Single Stories: Crosby, Stills & Nash, “Suite: Judy Blue Eyes”
48 years ago today, David Crosby, Stephen Stills and Graham Nash released the second single from their self-titled debut album, a harmony-laden epic which – just as its title promised – was indeed an actual suite.
Composed by Stills, “Suite: Judy Blue Eyes” was famously written about singer Judy Collins, who was – at least at the time of its writing – Stills’ girlfriend. In fact, Collins was actually in the studio when he recorded the original demo of the song…and, as Stills revealed during a 2007 NPR interview, she told him “not to stay [at the studio] all night.” History does not reveal how long his recording session actually lasted, but it does confirm that he and Collins concluded their relationship pretty soon after that, which was pretty well telegraphed within the lyrics of the song.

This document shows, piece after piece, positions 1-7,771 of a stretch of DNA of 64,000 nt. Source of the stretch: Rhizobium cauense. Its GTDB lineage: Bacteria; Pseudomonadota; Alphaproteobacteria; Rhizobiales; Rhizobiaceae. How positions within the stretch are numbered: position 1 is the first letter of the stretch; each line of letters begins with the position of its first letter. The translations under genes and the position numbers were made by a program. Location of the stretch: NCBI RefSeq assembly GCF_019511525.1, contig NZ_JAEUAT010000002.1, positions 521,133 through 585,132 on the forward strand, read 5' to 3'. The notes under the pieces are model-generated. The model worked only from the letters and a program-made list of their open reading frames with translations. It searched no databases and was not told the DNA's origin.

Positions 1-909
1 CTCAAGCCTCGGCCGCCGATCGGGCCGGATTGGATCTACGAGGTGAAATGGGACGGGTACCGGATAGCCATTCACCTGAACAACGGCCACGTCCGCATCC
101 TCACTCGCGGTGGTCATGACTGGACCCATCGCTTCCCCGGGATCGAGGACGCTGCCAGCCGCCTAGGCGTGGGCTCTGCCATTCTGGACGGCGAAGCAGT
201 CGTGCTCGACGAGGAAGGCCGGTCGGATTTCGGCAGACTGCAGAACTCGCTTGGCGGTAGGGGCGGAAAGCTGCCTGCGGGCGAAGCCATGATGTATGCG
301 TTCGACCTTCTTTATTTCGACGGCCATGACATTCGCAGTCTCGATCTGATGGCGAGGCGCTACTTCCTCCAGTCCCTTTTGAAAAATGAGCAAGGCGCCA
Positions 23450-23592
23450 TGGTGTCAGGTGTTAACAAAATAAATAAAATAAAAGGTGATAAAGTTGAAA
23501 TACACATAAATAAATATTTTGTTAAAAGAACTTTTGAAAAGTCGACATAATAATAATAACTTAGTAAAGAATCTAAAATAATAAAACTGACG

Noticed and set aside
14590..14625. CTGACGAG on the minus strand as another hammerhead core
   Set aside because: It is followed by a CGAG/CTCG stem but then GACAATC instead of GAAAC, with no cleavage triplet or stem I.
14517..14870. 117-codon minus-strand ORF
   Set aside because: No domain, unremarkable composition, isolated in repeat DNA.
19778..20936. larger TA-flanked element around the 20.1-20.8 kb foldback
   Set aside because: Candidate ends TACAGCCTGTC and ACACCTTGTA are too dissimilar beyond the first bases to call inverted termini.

When one listens to “Suite: Judy Blue Eyes,” the four individual sections are easily distinguishable: it’s a pop song for the first second, which lasts just slightly less than three minutes, then the second section – which lasts from 2:56 to 4:43 – is performed in half time relative to the first section, then the third section (4:43 – 6:25) is upbeat again, and then it concludes with the “doo-doo-doo-da-doo” vocalizations that have served as the signature segment of the song.
When “Suite: Judy Blue Eyes” was released, it climbed to #21 on the Billboard Hot 100, which was a few spots higher than Crosby, Stills & Nash’s previous single, “Marrakesh Express,” had made it, so it was definitely a win by those standards. More importantly, though, it’s a song that defines the CS&N harmonies perfectly, which is as wonderful a legacy as the trio could hope for.
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